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Grauer's Gorilla one step closer to extinction

Posted on 04 September 2016

IUCN classifies species as Critically Endangered
After a shocking report earlier this year uncovered a catastrophic collapse in the population of Grauer’s gorilla, the world's largest primate has now been reclassified as Critically Endangered on the global list of species at risk of extinction, primarily due to illegal hunting.

The International Union for Conservation of Nature (IUCN) announced the change to the official status of the Eastern Gorilla - the Grauer's is a subspecies along with the even less numerous mountain gorilla - in the Red List of Threatened Species at the World Conservation Congress.

The IUCN pointed to the results of the report by the Wildlife Conservation Society (WCS) and Fauna & Flora International (FFI), which showed a 77 percent drop in the number of Grauer’s gorillas, from an estimated 17,000 in 1995 to just 3,800 individuals today – all restricted to eastern Democratic Republic of Congo (DRC).

"The catastrophic decline in the Grauer’s gorilla subspecies as a result of rampant poaching and habitat destruction is a clear wake-up call for the Congolese government and the broader conservation community: we must all act now or watch one of our closest relatives continue to slide rapidly towards extinction," said Jean Claude Muhindo, WWF Country Director for DRC.
One of the primary causes of the decline in Grauer’s gorilla numbers has been the expansion in artisanal mining for coltan and other minerals found in gorilla range. Most of these artisanal mining sites are remote, which means that the miners often turn to local wildlife for food.
Although protected by law, gorillas are highly prized as bushmeat due to their large size and because they are easily tracked and killed as they move in groups on the ground in their small home ranges.

Additionally, baby gorillas are sought after for pets and trafficked internationally. In order to snatch a baby, poachers often kill the entire gorilla family.

"The DRC government and the international community must fully commit to reestablishing peace in this part of eastern Congo by removing the presence of armed groups and restoring law and order to provide an opportunity for local communities to rebuild and hope that the Grauer’s gorillas can recover. A radical protection effort is urgently needed to halt their dramatic decline," added Muhindo.
Three areas are now particularly crucial for the gorilla’s survival: Kahuzi-Biega National Park, the adjacent Punia Gorilla Reserve where WCS is supporting local communities to establish the reserve and manage and protect gorillas, and the remote unprotected Usala Forest, which has no support currently.

Despite the overall trend, Grauer's gorilla numbers have gone up in the Highlands Sector of Kahuzi Biega, which enjoys protection by the Institut Congolais pour la Conservation de la Nature (ICCN).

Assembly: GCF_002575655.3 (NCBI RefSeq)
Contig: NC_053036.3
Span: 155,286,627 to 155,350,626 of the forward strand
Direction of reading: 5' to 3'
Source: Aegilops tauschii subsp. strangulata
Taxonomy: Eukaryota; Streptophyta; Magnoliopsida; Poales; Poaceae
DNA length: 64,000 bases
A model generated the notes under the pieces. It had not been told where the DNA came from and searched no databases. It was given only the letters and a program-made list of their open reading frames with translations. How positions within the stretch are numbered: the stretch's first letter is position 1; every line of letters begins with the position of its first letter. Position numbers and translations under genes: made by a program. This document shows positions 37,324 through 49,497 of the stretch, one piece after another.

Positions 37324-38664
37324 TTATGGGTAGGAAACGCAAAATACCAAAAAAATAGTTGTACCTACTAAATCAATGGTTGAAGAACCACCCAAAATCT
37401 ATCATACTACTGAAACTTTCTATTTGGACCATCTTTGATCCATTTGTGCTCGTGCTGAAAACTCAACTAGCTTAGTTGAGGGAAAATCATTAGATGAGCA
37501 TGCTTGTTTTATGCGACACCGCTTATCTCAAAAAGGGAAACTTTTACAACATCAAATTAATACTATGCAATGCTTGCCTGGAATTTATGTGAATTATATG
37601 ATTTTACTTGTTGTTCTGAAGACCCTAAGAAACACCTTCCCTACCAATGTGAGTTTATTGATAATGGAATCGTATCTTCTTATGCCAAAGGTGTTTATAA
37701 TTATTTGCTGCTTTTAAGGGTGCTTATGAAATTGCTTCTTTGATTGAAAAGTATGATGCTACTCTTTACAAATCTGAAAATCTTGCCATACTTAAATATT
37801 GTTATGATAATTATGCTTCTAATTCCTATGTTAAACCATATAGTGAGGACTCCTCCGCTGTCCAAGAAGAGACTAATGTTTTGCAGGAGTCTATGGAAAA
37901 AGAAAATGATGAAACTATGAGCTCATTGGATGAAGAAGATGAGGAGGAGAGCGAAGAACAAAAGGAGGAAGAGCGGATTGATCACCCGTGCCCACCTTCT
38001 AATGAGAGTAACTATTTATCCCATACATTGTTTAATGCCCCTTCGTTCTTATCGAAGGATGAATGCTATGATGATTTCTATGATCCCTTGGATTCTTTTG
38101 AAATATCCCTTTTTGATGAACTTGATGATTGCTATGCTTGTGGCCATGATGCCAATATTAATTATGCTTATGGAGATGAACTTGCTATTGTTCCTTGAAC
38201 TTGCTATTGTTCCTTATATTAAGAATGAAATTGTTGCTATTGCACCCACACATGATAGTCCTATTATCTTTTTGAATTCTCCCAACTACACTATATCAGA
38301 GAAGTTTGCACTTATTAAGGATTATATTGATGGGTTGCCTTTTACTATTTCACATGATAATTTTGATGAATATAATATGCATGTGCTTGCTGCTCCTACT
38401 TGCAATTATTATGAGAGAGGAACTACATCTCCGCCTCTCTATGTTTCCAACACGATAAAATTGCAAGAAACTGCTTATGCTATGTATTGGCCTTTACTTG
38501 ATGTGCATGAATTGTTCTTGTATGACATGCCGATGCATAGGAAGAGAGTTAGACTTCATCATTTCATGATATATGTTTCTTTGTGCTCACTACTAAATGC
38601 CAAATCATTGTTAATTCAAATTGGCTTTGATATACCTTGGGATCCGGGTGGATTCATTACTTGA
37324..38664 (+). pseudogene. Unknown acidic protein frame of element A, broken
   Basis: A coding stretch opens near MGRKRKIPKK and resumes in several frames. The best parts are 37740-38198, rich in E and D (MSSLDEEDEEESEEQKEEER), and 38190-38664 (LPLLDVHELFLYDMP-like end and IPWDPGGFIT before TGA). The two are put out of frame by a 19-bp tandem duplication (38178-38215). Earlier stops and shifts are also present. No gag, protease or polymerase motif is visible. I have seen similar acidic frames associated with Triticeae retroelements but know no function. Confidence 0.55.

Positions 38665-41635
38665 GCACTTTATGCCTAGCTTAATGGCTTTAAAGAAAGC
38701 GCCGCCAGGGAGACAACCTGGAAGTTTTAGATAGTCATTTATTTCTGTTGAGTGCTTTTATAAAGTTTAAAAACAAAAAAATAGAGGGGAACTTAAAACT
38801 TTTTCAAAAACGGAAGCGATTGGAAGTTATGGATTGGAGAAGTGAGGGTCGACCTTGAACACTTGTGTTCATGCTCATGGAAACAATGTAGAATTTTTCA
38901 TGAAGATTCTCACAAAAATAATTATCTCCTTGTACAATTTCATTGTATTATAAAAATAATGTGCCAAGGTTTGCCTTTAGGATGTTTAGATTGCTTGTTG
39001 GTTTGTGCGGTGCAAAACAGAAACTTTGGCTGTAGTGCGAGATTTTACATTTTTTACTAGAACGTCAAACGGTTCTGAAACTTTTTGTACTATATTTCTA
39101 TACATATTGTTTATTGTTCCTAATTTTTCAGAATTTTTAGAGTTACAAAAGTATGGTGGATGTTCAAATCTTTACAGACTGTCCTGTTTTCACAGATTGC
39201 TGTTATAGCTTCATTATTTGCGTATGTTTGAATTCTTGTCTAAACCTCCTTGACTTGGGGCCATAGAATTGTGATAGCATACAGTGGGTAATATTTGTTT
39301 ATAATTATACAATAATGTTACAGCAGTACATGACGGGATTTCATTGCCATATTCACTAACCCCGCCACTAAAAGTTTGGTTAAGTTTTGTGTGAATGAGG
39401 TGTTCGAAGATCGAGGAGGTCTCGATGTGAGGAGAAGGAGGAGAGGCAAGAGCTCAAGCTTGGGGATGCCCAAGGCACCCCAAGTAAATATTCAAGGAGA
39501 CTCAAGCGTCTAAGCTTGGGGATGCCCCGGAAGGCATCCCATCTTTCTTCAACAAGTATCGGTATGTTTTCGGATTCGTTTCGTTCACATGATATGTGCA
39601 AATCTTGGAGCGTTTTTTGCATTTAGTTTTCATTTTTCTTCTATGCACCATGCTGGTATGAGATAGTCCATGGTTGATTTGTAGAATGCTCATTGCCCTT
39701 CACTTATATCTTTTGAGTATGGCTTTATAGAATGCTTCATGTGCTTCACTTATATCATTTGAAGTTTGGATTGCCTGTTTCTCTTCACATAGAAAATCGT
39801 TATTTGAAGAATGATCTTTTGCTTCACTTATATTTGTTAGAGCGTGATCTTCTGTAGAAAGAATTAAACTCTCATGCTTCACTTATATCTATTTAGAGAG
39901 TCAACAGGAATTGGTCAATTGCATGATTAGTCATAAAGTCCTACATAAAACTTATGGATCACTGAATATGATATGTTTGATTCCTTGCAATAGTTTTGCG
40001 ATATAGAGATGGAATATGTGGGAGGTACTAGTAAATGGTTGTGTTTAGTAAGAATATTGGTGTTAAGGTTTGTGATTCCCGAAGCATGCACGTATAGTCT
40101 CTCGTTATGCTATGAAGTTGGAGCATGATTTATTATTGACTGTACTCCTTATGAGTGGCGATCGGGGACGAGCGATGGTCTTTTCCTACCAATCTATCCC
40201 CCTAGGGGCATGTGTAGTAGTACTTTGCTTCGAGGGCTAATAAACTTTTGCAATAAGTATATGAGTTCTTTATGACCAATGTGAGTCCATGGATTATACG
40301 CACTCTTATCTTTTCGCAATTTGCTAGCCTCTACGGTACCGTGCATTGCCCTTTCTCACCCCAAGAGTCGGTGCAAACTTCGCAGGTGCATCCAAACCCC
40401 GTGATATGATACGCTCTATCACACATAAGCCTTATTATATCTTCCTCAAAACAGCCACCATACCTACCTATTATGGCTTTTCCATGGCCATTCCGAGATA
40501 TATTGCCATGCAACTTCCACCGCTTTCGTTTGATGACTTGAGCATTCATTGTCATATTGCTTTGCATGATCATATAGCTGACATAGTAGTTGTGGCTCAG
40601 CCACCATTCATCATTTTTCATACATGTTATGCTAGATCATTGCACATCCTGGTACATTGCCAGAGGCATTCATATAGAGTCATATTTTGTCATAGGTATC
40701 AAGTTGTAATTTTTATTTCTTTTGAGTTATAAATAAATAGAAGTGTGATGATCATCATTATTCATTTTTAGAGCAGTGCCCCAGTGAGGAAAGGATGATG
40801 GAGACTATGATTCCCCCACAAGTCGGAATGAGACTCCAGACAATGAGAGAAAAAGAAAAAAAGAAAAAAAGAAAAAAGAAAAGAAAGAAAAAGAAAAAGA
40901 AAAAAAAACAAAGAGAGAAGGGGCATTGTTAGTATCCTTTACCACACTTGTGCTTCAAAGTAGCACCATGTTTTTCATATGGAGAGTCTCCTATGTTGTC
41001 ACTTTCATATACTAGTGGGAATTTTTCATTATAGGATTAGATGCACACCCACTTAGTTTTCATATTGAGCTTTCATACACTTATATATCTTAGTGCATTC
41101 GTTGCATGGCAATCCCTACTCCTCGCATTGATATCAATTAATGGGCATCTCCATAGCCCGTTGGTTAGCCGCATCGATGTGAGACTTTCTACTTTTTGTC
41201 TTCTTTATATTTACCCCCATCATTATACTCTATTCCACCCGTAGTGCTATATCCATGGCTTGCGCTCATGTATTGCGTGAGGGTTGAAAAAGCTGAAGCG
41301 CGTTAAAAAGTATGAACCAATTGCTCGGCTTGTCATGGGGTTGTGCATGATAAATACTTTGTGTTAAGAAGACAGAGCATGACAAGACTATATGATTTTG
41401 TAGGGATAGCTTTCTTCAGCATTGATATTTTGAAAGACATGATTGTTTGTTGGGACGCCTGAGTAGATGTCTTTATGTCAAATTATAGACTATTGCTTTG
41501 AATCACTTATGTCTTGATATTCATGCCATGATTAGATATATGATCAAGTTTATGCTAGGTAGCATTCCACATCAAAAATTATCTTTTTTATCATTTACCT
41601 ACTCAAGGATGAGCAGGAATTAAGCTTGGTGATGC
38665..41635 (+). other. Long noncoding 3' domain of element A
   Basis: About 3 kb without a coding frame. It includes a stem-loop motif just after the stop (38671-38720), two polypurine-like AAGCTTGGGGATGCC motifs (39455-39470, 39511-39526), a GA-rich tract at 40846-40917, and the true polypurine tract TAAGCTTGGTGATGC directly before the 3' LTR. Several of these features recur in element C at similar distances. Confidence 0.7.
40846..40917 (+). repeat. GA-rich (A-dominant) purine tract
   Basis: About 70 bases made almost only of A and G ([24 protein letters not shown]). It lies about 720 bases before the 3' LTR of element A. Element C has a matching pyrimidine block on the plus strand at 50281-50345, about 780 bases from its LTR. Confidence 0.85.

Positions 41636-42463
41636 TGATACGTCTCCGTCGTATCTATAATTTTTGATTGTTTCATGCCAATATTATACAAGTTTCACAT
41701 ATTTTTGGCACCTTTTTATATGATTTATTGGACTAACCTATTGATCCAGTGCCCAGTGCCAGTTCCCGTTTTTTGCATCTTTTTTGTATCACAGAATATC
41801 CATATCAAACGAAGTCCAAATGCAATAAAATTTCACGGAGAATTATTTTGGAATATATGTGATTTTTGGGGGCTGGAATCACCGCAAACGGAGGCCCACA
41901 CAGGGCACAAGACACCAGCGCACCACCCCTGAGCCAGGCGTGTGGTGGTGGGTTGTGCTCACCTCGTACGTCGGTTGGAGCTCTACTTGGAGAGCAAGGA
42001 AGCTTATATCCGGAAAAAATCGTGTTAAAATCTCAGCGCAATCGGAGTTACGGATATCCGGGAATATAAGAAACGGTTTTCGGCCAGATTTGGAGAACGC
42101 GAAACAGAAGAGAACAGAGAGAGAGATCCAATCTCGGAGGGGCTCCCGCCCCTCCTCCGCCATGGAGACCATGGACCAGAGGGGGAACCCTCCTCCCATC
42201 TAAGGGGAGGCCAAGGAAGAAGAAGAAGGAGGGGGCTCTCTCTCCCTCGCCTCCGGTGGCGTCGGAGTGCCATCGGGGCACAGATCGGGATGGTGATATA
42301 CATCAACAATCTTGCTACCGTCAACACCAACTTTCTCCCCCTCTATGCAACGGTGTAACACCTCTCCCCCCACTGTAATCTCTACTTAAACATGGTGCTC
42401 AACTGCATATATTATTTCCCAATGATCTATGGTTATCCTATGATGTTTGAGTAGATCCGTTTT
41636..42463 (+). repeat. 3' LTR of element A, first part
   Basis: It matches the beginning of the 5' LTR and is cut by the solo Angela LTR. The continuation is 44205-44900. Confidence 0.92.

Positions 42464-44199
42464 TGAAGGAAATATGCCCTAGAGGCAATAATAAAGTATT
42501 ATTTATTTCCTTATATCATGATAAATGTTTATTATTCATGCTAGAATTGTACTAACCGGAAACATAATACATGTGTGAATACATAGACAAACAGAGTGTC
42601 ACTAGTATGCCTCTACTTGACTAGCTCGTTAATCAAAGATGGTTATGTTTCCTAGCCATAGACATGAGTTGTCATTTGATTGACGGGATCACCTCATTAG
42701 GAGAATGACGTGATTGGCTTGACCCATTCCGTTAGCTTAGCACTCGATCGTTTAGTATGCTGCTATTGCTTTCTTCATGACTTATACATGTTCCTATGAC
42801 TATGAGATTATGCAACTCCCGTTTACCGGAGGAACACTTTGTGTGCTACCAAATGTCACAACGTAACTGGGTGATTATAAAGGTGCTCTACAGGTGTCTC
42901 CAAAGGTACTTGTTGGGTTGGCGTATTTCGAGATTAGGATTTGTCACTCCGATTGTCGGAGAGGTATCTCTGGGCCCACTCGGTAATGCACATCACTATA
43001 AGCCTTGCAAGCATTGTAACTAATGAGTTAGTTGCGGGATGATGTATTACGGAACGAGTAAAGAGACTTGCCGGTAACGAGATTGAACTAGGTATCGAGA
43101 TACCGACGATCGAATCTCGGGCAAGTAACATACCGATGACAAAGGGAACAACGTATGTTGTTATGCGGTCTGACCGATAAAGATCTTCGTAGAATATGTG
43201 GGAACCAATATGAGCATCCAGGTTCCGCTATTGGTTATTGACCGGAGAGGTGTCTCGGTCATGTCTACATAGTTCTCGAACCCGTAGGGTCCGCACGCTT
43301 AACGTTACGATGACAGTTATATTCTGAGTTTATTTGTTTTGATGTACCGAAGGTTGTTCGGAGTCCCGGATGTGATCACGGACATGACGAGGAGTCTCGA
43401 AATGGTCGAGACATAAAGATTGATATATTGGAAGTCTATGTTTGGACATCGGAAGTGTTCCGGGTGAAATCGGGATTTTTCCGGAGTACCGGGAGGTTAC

The Itombwe Nature Reserve also supports highly important outlying populations. WWF has been supporting the development of the reserve by working with ICCN to strengthen law enforcement activities, including anti-poaching efforts, and enhance land-use and management planning.
WWF also conducted an inventory of species in Itombwe in November-December 2015. Preliminary results confirm the alarming downward trend in Grauer’s gorilla numbers highlighted in the report – a trend that justifies raising the status of the Grauer’s gorilla to Critically Endangered.

"Given the scale of the threats and the rapid decline in its population, WWF called for the Grauer's gorilla to be relisted as Critically Endangered on the IUCN Red List," said Muhindo. "We believe this will help galvanize the national and international support – both political and financial – that is necessary to give the species a fighting chance.”

WWF is working closely with the International Gorilla Conservation Program (IGCP) and communities to tackle threats and pressures on Grauer's gorillas and their habitat. These include patrols and monitoring for a better understanding of gorilla population demography and movements, in order to inform the best participative strategy.

Despite the devastating findings, cautious optimism prevails, as the situation is a reminder of the plight of mountain gorillas in the past. Closely related to Grauer's gorillas, mountain gorillas are also found in eastern DRC, as well as Rwanda and Uganda. Their numbers had also collapsed following insecurity and poaching, but intense conservation efforts, supported by state and community participation, have turned the tide: there are 880 mountain gorillas today, compared to only 620 in 1989.

"The Grauer's gorilla is now just a step away from extinction. Faced with ongoing poaching and habitat loss, it will be extremely difficult to save the species, but the success of efforts to conserve the mountain gorilla prove that it can be done given peace, community participation and high-level political will," said Muhindo.
Grauer's gorilla in Kahuzi-Biega National Park in eastern Democratic Republic of Congo (DRC)
© Carlos Drews / WWF
Grauer's gorilla in Kahuzi-Biega National Park in eastern Democratic Republic of Congo (DRC)
© Carlos Drews / WWF
Eastern lowland gorilla (Gorilla beringei graueri), Silverback male. Range: Eastern lowland areas of Central Africa.
Eastern lowland gorilla (Gorilla beringei graueri), Silverback male. Range: Eastern lowland areas of Central Africa.
© Martin Harvey / WWF